Many people rely on you if you are self-employed, a fact seldom appreciated – an increasing number of the UK’s working population are self-employed and without doubt are their business’ most vital asset.
However, they do not enjoy the employee benefits of corporate medical insurance or sick pay so can less afford to be ill.
Customers do not pay you when you are unable to work, worse still, they will often contact someone else to help them if you are not available.
A recent survey of 300 self-employed persons (turning over £50,000 to £1m) indicates that whilst in many respects the NHS may be the envy of the world, it is often not up to their demands:
- Nearly one in 10 of the nation’s self-employed are losing money, at an average cost of over £1,600, due to the wait for NHS treatment
- Only one in five believe the NHS meets all their healthcare needs
- Nearly half (47%) have set up private medical insurance (PMI) policies to safeguard themselves against the risk of having to wait for treatment
Inevitably, we are going to be ill at some stage; the impact upon the self-employed can be wide-ranging, especially in comparison to the ‘employed’. Hence, the self-employed sensibly purchase health insurance not only to protect themselves and their loved ones but also their business.
If you own equipment or premises for your business, you will have them insured so that, should anything happen, you can continue to work. Health insurance protects you; it is there as a ‘sleeping partner’ which will step in to help if there is a medical problem that needs sorting quickly.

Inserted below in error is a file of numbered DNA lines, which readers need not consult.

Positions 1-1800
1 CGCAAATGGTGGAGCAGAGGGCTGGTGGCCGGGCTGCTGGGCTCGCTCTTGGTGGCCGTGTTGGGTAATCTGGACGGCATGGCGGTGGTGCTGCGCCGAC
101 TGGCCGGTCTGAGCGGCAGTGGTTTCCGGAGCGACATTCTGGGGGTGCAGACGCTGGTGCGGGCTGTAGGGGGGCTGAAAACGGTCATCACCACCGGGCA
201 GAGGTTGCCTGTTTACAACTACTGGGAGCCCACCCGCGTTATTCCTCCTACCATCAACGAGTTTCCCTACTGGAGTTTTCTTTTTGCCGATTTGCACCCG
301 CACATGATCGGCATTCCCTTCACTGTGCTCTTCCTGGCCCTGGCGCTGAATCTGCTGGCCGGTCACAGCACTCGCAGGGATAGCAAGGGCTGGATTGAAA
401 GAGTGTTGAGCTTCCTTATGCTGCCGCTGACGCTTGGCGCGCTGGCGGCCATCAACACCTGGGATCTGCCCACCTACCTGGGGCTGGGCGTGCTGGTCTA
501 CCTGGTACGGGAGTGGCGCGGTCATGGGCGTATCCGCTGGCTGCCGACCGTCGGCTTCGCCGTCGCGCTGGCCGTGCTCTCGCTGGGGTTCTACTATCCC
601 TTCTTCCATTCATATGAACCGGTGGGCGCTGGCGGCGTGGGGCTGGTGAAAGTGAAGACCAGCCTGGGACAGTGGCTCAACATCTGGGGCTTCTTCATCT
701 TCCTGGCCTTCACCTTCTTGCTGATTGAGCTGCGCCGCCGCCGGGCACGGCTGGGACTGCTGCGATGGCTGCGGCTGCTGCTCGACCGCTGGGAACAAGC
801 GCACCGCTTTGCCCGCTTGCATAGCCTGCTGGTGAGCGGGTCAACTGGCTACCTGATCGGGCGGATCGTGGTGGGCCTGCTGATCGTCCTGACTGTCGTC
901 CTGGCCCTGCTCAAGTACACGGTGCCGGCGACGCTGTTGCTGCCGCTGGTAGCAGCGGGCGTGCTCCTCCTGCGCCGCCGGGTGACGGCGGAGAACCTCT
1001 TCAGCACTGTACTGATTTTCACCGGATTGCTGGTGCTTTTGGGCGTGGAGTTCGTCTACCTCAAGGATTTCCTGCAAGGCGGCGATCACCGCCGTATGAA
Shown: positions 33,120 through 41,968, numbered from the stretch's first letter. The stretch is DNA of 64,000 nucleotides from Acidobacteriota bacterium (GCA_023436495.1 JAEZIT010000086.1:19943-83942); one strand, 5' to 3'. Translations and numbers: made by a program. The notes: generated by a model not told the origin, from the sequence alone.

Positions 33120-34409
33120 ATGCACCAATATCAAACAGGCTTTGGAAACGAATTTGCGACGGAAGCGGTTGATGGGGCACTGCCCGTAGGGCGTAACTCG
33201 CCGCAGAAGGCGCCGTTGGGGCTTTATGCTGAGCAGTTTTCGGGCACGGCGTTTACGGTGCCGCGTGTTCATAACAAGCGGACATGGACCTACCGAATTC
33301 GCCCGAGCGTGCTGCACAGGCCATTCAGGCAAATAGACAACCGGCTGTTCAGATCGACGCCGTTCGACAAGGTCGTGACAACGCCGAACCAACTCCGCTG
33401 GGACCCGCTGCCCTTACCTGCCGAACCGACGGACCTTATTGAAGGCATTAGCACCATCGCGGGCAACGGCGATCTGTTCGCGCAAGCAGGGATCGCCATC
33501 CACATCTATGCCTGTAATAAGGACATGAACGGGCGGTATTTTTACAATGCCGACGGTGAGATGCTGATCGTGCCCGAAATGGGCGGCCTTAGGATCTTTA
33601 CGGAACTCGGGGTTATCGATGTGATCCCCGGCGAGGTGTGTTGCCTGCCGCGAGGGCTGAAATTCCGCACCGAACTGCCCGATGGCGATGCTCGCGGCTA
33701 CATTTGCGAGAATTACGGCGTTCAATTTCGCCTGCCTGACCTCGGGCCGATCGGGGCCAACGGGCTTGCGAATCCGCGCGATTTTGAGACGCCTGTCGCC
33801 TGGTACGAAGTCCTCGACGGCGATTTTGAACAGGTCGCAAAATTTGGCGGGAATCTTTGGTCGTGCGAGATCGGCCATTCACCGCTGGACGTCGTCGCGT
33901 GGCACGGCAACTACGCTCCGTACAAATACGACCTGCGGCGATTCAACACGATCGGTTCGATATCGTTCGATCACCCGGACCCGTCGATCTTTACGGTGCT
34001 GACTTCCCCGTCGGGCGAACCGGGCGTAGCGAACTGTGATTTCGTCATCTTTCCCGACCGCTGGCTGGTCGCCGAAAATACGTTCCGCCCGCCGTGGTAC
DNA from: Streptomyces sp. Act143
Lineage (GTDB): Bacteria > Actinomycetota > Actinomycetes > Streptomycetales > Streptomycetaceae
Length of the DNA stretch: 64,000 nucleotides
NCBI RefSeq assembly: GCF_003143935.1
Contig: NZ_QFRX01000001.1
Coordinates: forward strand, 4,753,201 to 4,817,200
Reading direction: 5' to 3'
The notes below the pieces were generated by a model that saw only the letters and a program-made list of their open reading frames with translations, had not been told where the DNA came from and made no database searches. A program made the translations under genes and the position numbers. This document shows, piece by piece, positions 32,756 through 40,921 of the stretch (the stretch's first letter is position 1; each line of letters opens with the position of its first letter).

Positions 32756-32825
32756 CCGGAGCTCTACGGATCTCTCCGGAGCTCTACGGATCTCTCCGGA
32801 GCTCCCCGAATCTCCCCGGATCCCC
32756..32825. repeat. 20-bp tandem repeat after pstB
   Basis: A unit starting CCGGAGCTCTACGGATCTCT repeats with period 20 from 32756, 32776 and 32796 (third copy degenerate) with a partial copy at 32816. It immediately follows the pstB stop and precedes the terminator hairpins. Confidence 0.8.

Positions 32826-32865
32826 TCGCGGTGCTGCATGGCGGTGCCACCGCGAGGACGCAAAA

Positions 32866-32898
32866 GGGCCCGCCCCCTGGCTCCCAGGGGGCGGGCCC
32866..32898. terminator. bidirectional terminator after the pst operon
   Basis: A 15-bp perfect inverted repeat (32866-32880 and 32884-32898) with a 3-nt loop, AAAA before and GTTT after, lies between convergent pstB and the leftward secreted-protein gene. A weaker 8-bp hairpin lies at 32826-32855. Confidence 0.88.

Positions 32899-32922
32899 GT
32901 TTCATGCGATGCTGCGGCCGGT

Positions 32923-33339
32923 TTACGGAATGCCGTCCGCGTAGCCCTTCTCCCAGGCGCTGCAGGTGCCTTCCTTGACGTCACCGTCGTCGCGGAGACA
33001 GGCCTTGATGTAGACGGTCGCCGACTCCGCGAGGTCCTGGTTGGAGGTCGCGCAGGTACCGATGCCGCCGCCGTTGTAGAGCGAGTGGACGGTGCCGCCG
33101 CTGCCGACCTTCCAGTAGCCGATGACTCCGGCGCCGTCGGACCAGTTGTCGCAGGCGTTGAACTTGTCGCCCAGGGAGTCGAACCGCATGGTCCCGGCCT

Although illness is often unscheduled, patients can determine how they get better. Appointments are at a time that suits, with the consultant/specialist who is best for the job. In its rawest form, PMI’s ‘unique selling point’ is to give customers control of how they get better.
Research at Western Provident Association proves that the self-employed claim less, therefore they offer premiums that are 25% lower than if you were an individual buying insurance – something other insurers fail to appreciate.
Premiums can be reduced even further by partnering with WPA using the “Shared Responsibility” concept, effectively an intelligent excess, where you agree to pay 25% of your claim up to an agreed annual maximum. Additionally, the days of one size fits all for medical insurance have long gone:- if you don’t travel abroad, don’t have the worldwide option!
No Claims Discounts are great for car insurance but are not an attractive option for health insurance as premiums can increase significantly following claims. Also, make sure that your care is clinically led – although insurers are financial service companies, some insurers dictate who you should be treated by and where you should be treated. WPA imposes no such restrictions.
About the author: Philip Arnold is an Appointed Representative of WPA, a not for profit association and one of the UK’s leading Medical Insurers. WPA offers medical insurance policies designed specifically for the self-employed and professionals offering preferential premiums.